The Air Charter Safety Foundation (ACSF) has already reviewed the 2007 preliminary aviation safety statistics released yesterday by the NTSB and found that the data reveals there were no fatal passenger-carrying accidents involving jets flown by on-demand air charter operators or fractional providers.
The events of September 11 and the subsequent economic fallout have tested the competitive mettle of airlines worldwide. Thankfully for those that escaped the fate suffered by the now bankrupt Swissair and Sabena, the hundreds of smaller carriers that comprise the often overlooked regional airline sector have supplied a source of relative strength.
A comparison of the small regional carrier Cape Air to the old television series Wings, which focused on the often humorous doings of a small Cape Cod-based regional airline, is inevitable. In truth, there are some similarities. It is a small operation, by today’s regional airline standards, based in Cape Cod at Barnstable Municipal Airport in Hyannis, Mass.
New York City-based ShAirForce LLC continues to move forward with its plan to become the world’s first fractional operator to offer its clients premium-class-only aircraft with daily nonstop service between high-demand domestic and international city pairs. The company recently released its Web site address (www.ShAirForce.com) and toll-free number, (866) Go-ShAir.
Boeing will delay first flight of the 787, this time by as much as six more months, as it continues to grapple with slower-than-expected completion of work originally meant for suppliers, the company said today. It now expects to fly the first airplane some time during this year’s fourth quarter–at least 14 months later than originally planned.
The Civil Aviation Authority of China (CAAC) has approved plans by China Eastern Airlines and aerospace consortium AVIC I to establish a new regional airline based in Xian. Named Xingfu (Happy) Airlines, the enterprise would involve a 40-percent investment by China Eastern, while AVIC I–the maker of the ARJ21 regional jet–takes the remaining 60 percent.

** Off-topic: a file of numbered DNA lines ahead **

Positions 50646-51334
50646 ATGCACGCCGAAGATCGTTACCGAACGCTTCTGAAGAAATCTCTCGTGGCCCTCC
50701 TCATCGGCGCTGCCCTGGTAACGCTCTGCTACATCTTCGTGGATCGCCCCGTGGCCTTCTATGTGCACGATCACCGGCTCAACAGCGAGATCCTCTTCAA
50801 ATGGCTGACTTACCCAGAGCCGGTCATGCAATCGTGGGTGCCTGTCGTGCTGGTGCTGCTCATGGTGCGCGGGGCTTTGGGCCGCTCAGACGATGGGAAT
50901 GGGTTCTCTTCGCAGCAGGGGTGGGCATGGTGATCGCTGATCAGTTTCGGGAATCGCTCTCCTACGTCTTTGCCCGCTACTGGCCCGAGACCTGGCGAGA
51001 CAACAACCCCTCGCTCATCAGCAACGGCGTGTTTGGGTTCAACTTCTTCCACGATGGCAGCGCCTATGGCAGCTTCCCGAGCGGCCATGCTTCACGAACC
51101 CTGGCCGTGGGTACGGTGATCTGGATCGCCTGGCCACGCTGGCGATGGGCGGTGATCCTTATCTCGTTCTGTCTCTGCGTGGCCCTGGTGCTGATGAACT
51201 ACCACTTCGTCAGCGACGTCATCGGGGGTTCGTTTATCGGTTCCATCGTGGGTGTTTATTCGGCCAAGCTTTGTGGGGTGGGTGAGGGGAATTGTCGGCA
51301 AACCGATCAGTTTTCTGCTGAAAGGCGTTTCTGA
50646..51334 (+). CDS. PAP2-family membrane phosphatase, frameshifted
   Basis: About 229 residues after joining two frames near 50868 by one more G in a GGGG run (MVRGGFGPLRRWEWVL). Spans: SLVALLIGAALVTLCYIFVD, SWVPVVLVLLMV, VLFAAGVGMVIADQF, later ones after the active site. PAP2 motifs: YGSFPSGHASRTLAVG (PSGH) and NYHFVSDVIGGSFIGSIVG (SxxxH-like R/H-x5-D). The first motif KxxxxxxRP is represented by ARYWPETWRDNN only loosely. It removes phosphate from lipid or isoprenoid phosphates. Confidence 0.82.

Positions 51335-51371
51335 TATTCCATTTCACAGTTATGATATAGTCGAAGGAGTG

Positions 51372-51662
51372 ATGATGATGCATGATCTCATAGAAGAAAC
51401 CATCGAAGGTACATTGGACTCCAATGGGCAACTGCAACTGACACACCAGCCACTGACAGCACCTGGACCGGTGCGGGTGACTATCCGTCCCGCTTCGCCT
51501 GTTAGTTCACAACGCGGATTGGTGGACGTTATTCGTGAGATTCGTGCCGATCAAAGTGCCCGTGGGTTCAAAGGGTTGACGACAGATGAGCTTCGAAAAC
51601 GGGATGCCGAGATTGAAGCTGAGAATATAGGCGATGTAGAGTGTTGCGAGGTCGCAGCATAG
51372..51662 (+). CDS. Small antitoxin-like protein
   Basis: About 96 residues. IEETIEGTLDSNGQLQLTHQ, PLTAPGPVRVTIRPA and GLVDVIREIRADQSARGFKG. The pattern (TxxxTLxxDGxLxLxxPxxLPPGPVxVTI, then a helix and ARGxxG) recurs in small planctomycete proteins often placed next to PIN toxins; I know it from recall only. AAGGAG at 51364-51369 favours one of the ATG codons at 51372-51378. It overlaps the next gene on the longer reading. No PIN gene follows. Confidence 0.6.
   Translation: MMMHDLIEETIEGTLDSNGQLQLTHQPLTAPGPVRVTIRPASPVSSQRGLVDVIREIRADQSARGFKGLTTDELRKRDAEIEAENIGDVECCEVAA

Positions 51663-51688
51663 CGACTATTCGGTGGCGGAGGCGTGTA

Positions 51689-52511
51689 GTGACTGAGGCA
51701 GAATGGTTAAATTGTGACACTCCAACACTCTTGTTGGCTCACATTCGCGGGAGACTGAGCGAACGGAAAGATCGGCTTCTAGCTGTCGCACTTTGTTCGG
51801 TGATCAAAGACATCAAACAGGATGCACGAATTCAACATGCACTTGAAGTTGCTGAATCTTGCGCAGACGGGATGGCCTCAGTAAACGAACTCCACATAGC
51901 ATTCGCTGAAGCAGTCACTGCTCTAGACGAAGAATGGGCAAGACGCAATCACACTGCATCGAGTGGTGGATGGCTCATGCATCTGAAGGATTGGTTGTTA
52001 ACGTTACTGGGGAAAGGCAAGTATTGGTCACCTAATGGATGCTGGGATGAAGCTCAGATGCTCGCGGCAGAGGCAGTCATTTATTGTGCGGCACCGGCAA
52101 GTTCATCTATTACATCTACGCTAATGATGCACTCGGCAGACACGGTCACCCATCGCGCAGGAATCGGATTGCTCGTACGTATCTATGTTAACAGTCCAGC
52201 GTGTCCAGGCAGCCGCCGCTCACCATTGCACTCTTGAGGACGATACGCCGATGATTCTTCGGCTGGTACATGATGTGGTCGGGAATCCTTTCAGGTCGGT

The Transportation Department’s inspector general issued a report last month that contradicts general aviation’s claim that GA operators are only marginal airspace users. However, the report did support the assertion that GA user groups tend to avoid the large primary metropolitan airports.
David Neeleman’s new Brazilian airline venture appeared to have taken a giant leap toward fruition today, as Embraer announced that the JetBlue founder signed a contract to buy 36 of the 108- to 122-seat E195 jets and take options on another 20. The deal also secured purchase rights on another 20 airplanes, which, if exercised, would raise the total value of the orders to $3 billion.
The successor to Belgium’s Sabena Airlines unveiled its new name last month as talks continued between shareholders in Sabena regional subsidiary Delta Air Transport (DAT) and Virgin Express to save the country’s flag carrier from extinction. Shareholders chose the name SN Brussels Airlines mainly because it allows the financially strapped carrier to retain the Sabena logo and its SN code for flight numbers.
Demonstrating environmental responsibility while remaining operationally viable is the biggest challenge facing business aviation, according to the British Business and General Aviation Association (BBGA). But along with its European colleagues, the UK industry also faces potential difficulties with new security requirements covering border controls and the prospect of wider powers for the European Aviation Safety Agency (EASA).